(Easy – 3 km; 1.5 hours return)
Bright’s most popular walk takes you past a small canyon carved by the Ovens River and amazing water races carved by the hands of early miners.
Enjoy the ever changing river in all seasons and watch for birdlife and wildflowers especially in spring.
A – Start at Star Bridge or the end of Riverside Ave. The northern track (B) which has steep steps and may be difficult for people with limited mobility
C – For an easy loop, continue past the suspension bridge to the railway bridge and return along the Alpine Rail Trail.
D – Along the southern bank are many deep and narrow water races, cut by hand through solid rock. The deeper the race, the further the mining site was from the river.
NB. Caution – cliffs and steep banks.
This popular bike and walking track is ideal for families with pushers. It officially starts at the “old” Bright Railway Station (now the museum) but you can join or leave this converted railway line at many different places along its length to create your own walk route.
(Medium – 2.5 km; 2 hours return)
E – The best place to park is near the school on Hargreaves Street. Look for the signposted start of the walking track where the eucalypt forest meets Hargreaves Road. In spring, look for native orchids on walks 3 & 7.
(Easy – 0.5 or 1 km 05 or 0.75 hour return)
Stroll around one or both of these reservoirs. The first dam was built in 1892 and the second in 1916 to provide a permanent supply of water to the town, railway station and trains.
The reservoirs no longer provide water to Bright but they do offer a peaceful place for walking. Enjoy watching and listening for wildlife in the former reservoirs, now home to platypus, tortoise, fish. frogs and yabbies. Try your luck at catching a trout.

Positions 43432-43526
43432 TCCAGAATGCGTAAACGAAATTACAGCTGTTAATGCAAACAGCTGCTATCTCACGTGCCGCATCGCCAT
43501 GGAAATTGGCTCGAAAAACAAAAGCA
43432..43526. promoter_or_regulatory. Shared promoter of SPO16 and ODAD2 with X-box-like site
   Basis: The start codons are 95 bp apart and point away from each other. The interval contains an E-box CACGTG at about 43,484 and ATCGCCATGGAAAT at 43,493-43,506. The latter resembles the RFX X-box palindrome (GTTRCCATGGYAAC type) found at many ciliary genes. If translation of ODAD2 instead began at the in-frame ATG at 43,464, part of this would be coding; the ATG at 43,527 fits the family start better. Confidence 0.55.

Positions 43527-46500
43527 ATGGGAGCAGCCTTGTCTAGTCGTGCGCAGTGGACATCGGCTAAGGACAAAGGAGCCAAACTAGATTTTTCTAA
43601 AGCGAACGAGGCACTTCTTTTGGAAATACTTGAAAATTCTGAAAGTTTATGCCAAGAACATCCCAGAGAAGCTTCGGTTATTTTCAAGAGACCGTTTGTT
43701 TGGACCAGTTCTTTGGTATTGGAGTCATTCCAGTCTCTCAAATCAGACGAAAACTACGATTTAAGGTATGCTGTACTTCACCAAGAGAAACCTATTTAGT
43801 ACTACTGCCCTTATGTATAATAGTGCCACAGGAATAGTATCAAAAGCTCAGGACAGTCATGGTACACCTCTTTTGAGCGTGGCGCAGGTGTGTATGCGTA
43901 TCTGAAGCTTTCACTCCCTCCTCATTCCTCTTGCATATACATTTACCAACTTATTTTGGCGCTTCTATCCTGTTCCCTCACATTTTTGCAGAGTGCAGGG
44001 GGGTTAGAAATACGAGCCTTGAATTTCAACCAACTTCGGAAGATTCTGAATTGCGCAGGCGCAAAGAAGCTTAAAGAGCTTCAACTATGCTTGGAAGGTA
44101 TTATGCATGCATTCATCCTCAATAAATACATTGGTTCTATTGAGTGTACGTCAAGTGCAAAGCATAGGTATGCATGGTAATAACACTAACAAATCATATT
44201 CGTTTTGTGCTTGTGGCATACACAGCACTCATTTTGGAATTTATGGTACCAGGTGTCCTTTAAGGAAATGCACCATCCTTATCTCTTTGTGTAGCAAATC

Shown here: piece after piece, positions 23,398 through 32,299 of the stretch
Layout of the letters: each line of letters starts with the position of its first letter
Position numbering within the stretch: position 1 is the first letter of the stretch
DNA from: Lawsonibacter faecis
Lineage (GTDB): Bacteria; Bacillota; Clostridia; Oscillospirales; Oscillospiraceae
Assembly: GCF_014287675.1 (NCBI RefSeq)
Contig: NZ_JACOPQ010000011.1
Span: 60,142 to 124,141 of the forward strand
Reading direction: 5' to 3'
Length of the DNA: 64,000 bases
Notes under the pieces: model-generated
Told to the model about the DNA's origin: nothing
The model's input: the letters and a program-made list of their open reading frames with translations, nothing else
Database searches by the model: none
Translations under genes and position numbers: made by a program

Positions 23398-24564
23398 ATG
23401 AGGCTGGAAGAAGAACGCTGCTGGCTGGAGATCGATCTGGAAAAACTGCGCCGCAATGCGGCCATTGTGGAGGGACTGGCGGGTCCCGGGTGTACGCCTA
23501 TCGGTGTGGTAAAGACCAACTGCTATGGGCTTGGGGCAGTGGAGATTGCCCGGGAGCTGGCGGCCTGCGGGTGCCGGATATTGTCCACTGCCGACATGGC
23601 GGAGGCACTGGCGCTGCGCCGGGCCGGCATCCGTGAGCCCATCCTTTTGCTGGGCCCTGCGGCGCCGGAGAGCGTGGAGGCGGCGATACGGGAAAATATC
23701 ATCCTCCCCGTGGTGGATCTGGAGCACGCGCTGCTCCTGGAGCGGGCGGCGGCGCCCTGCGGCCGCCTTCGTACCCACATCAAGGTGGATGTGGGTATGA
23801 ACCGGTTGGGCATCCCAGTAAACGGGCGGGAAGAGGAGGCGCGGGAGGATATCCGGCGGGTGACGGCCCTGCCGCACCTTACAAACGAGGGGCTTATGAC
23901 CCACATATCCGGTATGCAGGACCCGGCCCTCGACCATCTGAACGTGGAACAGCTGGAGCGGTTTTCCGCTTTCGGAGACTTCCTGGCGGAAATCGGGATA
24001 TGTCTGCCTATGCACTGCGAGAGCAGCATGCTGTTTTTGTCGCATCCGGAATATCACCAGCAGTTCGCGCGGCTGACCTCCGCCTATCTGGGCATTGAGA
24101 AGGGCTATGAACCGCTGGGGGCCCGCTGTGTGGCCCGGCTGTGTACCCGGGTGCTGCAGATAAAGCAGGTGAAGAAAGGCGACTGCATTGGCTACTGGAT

Lots of fungi grow among the leaf litter in autumn.
Try a spotlight walk here at night. Bring a strong torch and warm clothing.
F – Follow the walking track that leads from the Information Shelter then follow the signs to circle one or both reservoirs.
(Easy – 2.5km: 1.5 hours return)
Explore the quiet reaches of Morses Creek between the caravan park and Dougherty Bridge. Mines Department Battery near Dougherty Bridge was erected as recently as 1956. This five-head stamp battery provided quartz crushing facilities for gold prospectors until it closed in 1994. The battery and forge is opened for viewing during festivals and school holidays.
G – Start at either Hawthorn Lane or Dougherty Bridge, follow the track along one side of the creek to a bridge then complete the loop via the other side of the creek.
(Medium – 3 km; 2 hours return)
H – Drive to Quinn’s Gap up Mt Porepunkah Road. Park a short way up gravel track where the walking track turns right, off the gravel track. The steady climb rewards you with views of Mt Feathertop, Mt Fainter, and Mt Bogong. the highest peak in Victoria.
J – Eucalypt forests of Peppermints and Box cover these lower slopes of the Victorian Alps. Crush a leaf and smell it to discover which is the Peppermint. Look for evidence of wombats or wallabies.
(Medium – 1.5 km; 1 hours return)